How to display verbose_name in HTML template

I’m trying to display the verbose_name (or the default name when no verbose_name exists), in the “detail” display of a model.
I’ve tried something like this, but it doesn’t work:
{{ client.funky_field_1.verbose_name }}

models.py

class Client(models.Model):
    funky_field_1 = models.CharField("Daily living", max_length=20, default='')
    funky_field_2 = models.CharField(max_length=20, default='')

views.py

class ClientDetail(UserAccessMixin, generic.DetailView):
    model = Client
    template_name = 'clients/client_detail.html'

    def get_context_data(self, **kwargs):
        context = super(ClientDetail, self).get_context_data(**kwargs)
        context['client'] = self.object
        return context

client_detail.html

    <div class="row mb-1">
         <div class="col-sm-3 fLabel">{{ client.funky_field_1.verbose_name }}:</div>
         <div class="col-sm-9">{{ client.funky_field_1 }}</div>
    </div>
    <div class="row mb-1">
         <div class="col-sm-3 fLabel">{{ client.funky_field_2.verbose_name }}:</div>
         <div class="col-sm-9">{{ client.funky_field_2 }}</div>
    </div>

Any idea on how to programmatically make the verbose_name appear, without having to write it out for every field when displaying the info in a detail page?

What makes this tricky is that the verbose name is associated with the Model class and not with the instances of the Model.

Getting the verbose name from a model field would be done as:
Client._meta.get_field('funky_field_1').verbose_name

I’m not sure there’s really a way to directly do this in a template. You might need to collect these names in the view. (I guess you could create a custom tag for it.)

Thanks for the direction. I found some examples of where people were using template tags to get the name of a model:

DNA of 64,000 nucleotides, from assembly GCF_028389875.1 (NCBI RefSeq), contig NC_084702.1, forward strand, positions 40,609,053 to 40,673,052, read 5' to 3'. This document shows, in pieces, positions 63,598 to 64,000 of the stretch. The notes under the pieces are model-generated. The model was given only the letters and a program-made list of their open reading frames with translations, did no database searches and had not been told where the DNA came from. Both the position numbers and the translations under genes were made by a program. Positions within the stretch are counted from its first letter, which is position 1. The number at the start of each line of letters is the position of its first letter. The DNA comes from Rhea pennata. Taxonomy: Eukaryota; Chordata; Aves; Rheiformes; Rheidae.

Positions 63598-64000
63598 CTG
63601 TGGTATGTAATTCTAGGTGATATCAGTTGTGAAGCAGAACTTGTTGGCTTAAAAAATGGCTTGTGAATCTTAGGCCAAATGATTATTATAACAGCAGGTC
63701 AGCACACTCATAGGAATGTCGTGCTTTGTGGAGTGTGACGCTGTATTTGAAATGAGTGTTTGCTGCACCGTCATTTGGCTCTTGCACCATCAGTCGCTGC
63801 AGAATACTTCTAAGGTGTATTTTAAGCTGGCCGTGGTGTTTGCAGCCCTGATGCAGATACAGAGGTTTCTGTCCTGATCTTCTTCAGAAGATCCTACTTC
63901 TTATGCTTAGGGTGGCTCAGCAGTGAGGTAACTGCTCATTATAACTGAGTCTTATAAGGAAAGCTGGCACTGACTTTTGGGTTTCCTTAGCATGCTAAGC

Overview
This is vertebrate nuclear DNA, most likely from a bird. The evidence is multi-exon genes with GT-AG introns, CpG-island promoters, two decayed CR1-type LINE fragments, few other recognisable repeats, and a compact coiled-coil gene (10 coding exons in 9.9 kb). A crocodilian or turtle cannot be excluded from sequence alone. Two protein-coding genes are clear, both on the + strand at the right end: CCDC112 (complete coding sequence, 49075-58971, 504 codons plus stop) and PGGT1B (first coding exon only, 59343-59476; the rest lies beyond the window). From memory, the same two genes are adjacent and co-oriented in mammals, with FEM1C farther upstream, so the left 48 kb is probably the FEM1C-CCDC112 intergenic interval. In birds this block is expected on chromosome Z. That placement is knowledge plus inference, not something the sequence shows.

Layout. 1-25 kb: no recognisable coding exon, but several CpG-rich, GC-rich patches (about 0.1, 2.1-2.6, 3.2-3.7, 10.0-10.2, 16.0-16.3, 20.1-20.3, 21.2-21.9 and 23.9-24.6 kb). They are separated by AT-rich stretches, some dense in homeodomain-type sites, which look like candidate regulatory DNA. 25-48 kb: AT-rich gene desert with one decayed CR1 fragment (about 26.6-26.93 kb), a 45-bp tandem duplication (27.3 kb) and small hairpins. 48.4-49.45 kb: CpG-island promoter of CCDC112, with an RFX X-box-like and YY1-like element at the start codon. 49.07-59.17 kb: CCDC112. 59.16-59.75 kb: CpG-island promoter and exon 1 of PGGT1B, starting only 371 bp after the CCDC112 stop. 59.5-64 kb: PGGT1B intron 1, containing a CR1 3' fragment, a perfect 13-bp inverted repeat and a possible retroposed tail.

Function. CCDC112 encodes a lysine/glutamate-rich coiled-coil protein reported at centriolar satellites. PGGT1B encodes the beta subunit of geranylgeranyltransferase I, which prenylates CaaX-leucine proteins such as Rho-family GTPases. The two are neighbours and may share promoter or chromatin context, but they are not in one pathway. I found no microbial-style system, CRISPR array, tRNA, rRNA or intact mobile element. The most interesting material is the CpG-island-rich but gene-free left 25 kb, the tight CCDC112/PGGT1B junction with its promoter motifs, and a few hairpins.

Then, I was able to use the Django documentation to learn about how to create custom template tags and filters:
https://docs.djangoproject.com/en/3.2/howto/custom-template-tags/

Combining those two sources with your answer, helped me create this…

clients/templatetags/client_extra.py
(as the documentation says… don’t forget the init.py file to ensure the directory is treated as a Python package)

from django import template

register = template.Library()

@register.filter
# Gets the name of the passed in field on the passed in object
def verbose_name(the_object, the_field):
    return the_object._meta.get_field(the_field).verbose_name

In my template, I am using it like this:

{{ client|verbose_name:"funky_field_1" }}

This is working!!!

So, now I only need to figure out how to, inside the custom filter, determine if a field does NOT have a “verbose_name” present, and then display the field’s “calculated” verbose_name in “sentence case”.

For example, on a field like this in the model, it works fine, and displays the text “Daily living”:
funky_field_1 = models.CharField("Daily living", max_length=20, default='')

On a field like this in the model, it displays the field name, but in lower case, like “funky field 2”:
funky_field_2 = models.CharField(max_length=20, default='')

My “if” statement in my custom filter does not seem to help, because I’m guessing the returned verbose_name is already being calculated when it isn’t present.

@register.filter
# Gets the name of the passed in field on the passed in object
def verbose_name(the_object, the_field):
    if the_object._meta.get_field(the_field).verbose_name == "":
        return "blankety blank"
    else:
        return the_object._meta.get_field(the_field).verbose_name

In that example above, I want to see if “blankety blank” will be returned in the funky_field_2 scenario, but it just returns: “funky field 2”.

Any ideas on this last piece?